Victims of Hillsborough tragedy remembered across England
Ninety-six seats left empty at both Wembley and Hillsborough on anniversary of disaster
Ninety-six Liverpool scarves are placed on seats on the 25th anniversary of the Hillsborough disaster before the FA Cup semi-final between Arsenal and Wigan Athletic at Wembley Stadium. Photograph: Eddie Keogh/Reuters
96 blue seats at the Leppings Lane end of Hillsborough are replaced by 96 white seats to represent the 96 Liverpool fans who died at the Hillsborough disaster. Photograph: PA Wire.
Ninety-six seats were left empty and draped with Liverpool scarves at the FA Cup semi-final at Wembley Stadium as English soccer paused to remember the Hillsborough tragedy that took place 25 years ago this weekend.
Matches in the top eight senior English divisions kicked off at seven minutes past the hour to mark the anniversary with the especially poignant commemoration taking place at the national stadium where Arsenal were up against Wigan Athletic.
The disaster, in which 96 Liverpool fans died at the FA Cup semi-final between Liverpool and Nottingham Forest, occurred on April 15, 1989 with the match abandoned at 3.06pm, six minutes after kickoff.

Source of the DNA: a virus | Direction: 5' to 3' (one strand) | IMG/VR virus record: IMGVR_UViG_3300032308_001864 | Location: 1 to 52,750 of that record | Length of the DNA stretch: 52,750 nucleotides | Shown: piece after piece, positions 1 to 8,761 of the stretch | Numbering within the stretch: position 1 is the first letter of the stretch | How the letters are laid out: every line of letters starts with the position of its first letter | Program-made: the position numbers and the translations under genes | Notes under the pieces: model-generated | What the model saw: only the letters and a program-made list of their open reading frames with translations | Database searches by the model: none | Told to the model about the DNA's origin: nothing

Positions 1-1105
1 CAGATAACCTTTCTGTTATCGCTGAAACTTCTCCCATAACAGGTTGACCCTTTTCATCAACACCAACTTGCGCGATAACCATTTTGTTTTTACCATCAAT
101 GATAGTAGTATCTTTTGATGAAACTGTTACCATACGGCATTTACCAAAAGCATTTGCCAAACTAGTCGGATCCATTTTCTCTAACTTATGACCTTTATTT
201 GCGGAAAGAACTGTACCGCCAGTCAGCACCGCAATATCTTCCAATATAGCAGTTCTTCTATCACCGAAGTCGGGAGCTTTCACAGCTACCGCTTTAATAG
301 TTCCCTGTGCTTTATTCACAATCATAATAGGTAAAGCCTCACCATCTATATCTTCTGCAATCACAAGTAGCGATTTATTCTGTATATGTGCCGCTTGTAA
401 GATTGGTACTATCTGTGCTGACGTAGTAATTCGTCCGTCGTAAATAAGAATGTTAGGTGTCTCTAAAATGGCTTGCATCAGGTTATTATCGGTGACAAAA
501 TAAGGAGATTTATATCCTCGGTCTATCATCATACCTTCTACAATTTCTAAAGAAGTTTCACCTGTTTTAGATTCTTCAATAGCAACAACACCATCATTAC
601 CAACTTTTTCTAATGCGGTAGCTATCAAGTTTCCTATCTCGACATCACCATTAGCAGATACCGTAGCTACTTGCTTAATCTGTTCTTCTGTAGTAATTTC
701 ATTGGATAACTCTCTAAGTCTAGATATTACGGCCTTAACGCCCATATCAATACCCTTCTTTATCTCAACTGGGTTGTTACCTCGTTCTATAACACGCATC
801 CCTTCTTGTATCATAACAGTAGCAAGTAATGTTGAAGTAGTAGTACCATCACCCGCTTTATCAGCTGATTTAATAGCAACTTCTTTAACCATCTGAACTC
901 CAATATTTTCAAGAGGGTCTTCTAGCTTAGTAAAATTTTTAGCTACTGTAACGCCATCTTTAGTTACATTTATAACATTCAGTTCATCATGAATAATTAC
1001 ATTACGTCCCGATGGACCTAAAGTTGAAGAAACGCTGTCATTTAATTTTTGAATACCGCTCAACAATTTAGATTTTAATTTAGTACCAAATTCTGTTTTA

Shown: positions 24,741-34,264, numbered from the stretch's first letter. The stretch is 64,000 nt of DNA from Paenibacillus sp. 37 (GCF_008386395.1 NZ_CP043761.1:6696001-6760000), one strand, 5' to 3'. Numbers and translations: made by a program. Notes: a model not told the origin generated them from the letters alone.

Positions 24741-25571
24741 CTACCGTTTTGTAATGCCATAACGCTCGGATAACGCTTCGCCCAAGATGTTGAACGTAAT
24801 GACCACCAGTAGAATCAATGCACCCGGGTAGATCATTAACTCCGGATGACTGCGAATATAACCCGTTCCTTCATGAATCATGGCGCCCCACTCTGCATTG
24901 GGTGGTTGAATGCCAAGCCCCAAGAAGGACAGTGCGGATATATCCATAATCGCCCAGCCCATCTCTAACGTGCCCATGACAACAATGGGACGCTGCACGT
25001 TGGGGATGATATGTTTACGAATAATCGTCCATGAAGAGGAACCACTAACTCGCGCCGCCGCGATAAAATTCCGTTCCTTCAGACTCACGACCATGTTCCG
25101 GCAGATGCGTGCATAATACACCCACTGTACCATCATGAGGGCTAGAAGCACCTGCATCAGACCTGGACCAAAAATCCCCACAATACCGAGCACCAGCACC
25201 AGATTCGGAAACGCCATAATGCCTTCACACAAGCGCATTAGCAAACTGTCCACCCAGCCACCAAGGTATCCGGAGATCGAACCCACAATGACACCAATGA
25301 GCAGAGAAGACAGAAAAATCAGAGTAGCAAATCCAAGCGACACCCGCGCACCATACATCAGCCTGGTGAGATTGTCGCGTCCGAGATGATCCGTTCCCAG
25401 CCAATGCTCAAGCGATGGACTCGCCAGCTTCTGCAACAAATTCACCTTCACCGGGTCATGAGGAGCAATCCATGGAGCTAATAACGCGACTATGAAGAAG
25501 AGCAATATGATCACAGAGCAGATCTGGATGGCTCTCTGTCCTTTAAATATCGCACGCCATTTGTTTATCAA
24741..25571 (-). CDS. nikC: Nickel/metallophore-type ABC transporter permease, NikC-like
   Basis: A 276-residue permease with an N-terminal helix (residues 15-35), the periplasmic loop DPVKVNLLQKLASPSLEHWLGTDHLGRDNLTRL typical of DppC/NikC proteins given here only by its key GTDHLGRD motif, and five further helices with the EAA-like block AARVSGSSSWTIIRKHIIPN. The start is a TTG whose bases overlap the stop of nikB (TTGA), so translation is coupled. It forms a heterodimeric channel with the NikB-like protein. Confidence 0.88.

Every senior game in England kicked off late with a minute’s silence following the six-minute delay to kickoff times.
At Wembley the 96 seats were left empty level with the half-way line each with a Liverpool scarf laid on it.
The captains of both Arsenal and Wigan were laying wreaths in the technical area with the names of the victims visible on the electronic scoreboard around the stadium.
At Hillsborough itself, Sheffield Wednesday replaced 96 blue seats with white seats bearing red roses at the end of the stadium where the Liverpool fans died.
Players wore black armbands, and fans and players alike observed the minute’s silence in the Premier League, the three Football League divisions, the Conference and the Conference’s three feeder leagues.
Services are also being held at Liverpool’s home ground Anfield and neighbouring Goodison Park, the home of Everton on Tuesday, the actual anniversary of the tragedy, the worst sporting disaster in British sporting history.
A new inquest into the disaster opened last week and is expected to last until next year.